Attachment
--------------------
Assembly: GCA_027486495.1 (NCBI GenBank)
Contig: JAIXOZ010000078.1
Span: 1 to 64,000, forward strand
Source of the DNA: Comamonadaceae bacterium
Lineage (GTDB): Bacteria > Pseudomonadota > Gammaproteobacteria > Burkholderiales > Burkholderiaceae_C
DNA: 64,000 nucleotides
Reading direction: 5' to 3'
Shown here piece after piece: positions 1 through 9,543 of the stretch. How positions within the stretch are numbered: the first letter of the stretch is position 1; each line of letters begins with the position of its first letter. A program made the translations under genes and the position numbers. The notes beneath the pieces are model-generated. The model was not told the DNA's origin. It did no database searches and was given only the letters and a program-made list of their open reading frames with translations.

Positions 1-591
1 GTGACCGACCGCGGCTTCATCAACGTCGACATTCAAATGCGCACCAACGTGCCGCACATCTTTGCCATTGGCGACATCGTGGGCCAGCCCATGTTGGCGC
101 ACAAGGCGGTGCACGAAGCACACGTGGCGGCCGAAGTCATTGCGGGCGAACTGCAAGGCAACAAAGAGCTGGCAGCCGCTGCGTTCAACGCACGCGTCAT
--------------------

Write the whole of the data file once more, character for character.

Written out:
Assembly: GCA_027486495.1 (NCBI GenBank)
Contig: JAIXOZ010000078.1
Span: 1 to 64,000, forward strand
Source of the DNA: Comamonadaceae bacterium
Lineage (GTDB): Bacteria > Pseudomonadota > Gammaproteobacteria > Burkholderiales > Burkholderiaceae_C
DNA: 64,000 nucleotides
Reading direction: 5' to 3'
Shown here piece after piece: positions 1 through 9,543 of the stretch. How positions within the stretch are numbered: the first letter of the stretch is position 1; each line of letters begins with the position of its first letter. A program made the translations under genes and the position numbers. The notes beneath the pieces are model-generated. The model was not told the DNA's origin. It did no database searches and was given only the letters and a program-made list of their open reading frames with translations.

Positions 1-591
1 GTGACCGACCGCGGCTTCATCAACGTCGACATTCAAATGCGCACCAACGTGCCGCACATCTTTGCCATTGGCGACATCGTGGGCCAGCCCATGTTGGCGC
101 ACAAGGCGGTGCACGAAGCACACGTGGCGGCCGAAGTCATTGCGGGCGAACTGCAAGGCAACAAAGAGCTGGCAGCCGCTGCGTTCAACGCACGCGTCAT